Collective care crosses the boundaries of a human life and moves across generations, environments, walls, and borders. For this exhibition, the artists have been entrusted with a growth of Harvey Milk’s cactus given to Lee by fellow artist and friend Julie Tolentino as a gesture of transference of multigenerational responsibility and care. Statements uttered by the Children in detention centers, separated from their families and held in cold isolation, also call for an extension of such care. Through the use of materials that react and engage with the atmosphere, like unsealed steel or ephemeral receipt paper, living plants, and the evocation of the materials that surround the children, the artists invite us to reimagine collective care enabled through the flows of forces beyond the human body, beyond one single life, and to consider erasure and invisibility as potentiality.
Installation view. Photo: Marc Walker. To experience the virtual tour of the exhibition, please click here.
Susan J. Weiler Fund, New York
Dates: September 25 – December 18, 2020
The Fortune Teller (nomad edition) is an interactive sculpture that prints fortune messages in English and in Spanish. The future that this machine predicts relates to the experience of immigration. The sculpture is based on the idea that words have power and that one can will the future into being, and to imagine a different future, one where our imaginary is linked to a collective subjectivity.
FUTURE TEXTS explores notions of progress and technology as defined by artists and their processes. The exhibiting artists are equally grounded in their unique cultural traditions, proposing personal visions of the future that redress history and expose and revoke the cultural and gendered biases of outmoded techno-narratives.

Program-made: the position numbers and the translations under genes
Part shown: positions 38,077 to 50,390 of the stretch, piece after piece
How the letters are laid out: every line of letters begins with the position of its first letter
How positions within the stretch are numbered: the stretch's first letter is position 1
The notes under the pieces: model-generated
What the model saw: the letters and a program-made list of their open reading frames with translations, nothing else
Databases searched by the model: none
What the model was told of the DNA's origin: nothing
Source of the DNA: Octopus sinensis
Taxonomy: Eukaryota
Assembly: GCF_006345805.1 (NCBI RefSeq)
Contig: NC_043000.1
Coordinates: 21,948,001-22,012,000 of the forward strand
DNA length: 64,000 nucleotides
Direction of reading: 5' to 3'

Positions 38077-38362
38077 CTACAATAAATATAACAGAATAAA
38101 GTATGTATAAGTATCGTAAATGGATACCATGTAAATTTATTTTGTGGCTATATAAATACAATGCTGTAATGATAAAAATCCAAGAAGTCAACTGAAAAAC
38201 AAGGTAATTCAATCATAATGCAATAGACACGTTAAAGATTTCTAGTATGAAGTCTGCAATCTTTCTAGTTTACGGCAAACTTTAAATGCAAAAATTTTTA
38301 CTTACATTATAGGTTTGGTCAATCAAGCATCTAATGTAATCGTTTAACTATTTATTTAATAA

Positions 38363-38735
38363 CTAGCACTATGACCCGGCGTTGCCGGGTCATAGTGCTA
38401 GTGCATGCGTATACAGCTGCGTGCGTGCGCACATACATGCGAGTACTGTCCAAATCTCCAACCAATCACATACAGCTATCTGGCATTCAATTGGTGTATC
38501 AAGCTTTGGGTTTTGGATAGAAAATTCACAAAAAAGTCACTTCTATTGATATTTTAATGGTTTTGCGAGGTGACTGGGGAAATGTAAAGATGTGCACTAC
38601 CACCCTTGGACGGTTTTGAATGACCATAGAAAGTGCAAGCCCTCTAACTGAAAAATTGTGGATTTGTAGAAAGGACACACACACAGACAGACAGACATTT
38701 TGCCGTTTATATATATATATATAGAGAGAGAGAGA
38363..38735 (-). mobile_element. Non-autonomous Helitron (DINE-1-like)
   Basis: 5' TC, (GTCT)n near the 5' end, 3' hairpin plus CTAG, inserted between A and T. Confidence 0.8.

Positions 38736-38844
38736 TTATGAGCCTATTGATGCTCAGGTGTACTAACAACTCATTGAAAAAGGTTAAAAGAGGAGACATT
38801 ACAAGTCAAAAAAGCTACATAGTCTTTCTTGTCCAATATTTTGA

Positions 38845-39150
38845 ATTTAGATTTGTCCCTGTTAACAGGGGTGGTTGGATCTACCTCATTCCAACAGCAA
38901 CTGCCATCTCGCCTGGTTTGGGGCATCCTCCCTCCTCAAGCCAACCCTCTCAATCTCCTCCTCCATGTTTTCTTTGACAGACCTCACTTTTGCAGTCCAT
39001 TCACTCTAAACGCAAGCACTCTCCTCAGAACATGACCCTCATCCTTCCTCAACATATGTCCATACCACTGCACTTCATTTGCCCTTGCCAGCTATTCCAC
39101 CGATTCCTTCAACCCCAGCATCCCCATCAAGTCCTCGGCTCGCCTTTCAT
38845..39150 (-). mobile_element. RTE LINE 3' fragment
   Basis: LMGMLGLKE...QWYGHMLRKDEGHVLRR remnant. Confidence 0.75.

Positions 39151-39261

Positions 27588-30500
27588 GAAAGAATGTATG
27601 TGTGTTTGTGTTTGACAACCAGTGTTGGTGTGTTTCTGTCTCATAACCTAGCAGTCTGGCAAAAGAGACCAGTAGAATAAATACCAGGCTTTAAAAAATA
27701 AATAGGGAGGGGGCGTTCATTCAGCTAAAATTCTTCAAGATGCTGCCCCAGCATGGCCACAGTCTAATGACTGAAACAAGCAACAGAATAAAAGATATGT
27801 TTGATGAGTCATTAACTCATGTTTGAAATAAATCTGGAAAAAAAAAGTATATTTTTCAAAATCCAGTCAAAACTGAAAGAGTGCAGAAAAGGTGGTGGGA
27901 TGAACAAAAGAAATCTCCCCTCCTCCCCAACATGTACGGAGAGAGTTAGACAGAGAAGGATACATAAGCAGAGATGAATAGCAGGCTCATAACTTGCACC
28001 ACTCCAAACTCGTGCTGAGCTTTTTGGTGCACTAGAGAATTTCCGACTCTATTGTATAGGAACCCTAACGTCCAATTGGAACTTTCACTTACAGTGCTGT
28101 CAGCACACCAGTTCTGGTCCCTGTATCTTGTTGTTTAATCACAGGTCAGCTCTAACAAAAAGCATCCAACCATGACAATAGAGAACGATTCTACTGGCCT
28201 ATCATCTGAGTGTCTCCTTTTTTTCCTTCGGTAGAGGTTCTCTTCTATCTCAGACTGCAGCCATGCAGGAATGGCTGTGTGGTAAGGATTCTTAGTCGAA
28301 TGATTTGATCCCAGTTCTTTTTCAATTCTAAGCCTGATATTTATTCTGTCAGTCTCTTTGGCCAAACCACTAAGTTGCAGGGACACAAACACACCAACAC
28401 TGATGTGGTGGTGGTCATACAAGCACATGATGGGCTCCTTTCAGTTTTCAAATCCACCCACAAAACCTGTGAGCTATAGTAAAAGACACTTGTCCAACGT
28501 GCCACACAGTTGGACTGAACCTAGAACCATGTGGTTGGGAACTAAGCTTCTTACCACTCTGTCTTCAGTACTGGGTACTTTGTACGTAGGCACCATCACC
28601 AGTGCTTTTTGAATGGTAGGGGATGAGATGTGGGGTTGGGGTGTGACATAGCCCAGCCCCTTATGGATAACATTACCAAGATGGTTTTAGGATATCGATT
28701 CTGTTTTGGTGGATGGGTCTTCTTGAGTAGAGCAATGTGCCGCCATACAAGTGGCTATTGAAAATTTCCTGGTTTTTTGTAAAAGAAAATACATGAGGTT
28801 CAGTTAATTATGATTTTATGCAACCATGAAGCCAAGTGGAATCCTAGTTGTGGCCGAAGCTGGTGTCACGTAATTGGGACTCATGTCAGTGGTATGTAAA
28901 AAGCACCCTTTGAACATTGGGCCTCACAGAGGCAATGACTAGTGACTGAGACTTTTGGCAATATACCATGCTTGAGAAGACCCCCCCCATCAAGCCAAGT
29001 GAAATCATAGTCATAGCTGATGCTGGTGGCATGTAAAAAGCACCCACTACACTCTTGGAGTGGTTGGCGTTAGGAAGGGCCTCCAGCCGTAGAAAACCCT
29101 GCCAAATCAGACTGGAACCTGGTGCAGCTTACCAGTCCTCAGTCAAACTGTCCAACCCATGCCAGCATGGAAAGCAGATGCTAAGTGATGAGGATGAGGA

We Live! Memories of Resistance
Presented by In Plain Sight at
Kyle Stephan and Paulina Lara
September 14 – November 29, 2020
Two Hundred and Sixteen Point Shield, 2019. Steel and zip ties.
Two Hundred and Sixteen Point Shield is a geometric structure of welded steel segments assembled with zip ties that evokes themes of displacement, immigrant labor, nomadism, environmental degradation, and space travel. Although fashioned from repurposed industrial materials, the movile dome-like structure applies ancient construction techniques and indigenous knowledge systems to propose speculative futures defined by sustainability, collectivity, care, and protection for all people.
To visit a virtual tour of the exhibition, please click here. Photo courtesy of the artist and Commonwealth and Council. Photo: Alex Marks / Ballroom Marfa.
Donde hubo fuego: Arte contemporáneo de El Salvador
Museo de Arte de El Salvador, MARTE
San Salvador, El Salvador
Dates: January 19, 2018 – January 18, 2023
Armor for Rufina Amaya was made to honor Rufina Amaya, survivor of the Massacre of El Mozote in December 1981 in Morazán, El Salvador. This massacre, perpetrated by the US funded and trained elite Atlacatl Battalion of the Salvadoran Army, is known as the worst massacre in the Americas. The majority of the dead were children under the age of 12. The armor seeks to cross through time and space to offer solace to Rufina Amaya’s body and to the memory of horror that she shared with the world for the 25 years that she survived after the massacre.
This exhibition was curated by Simón Vega and Rafael Alas Vazquez. Photograph: Walterio Iraheta.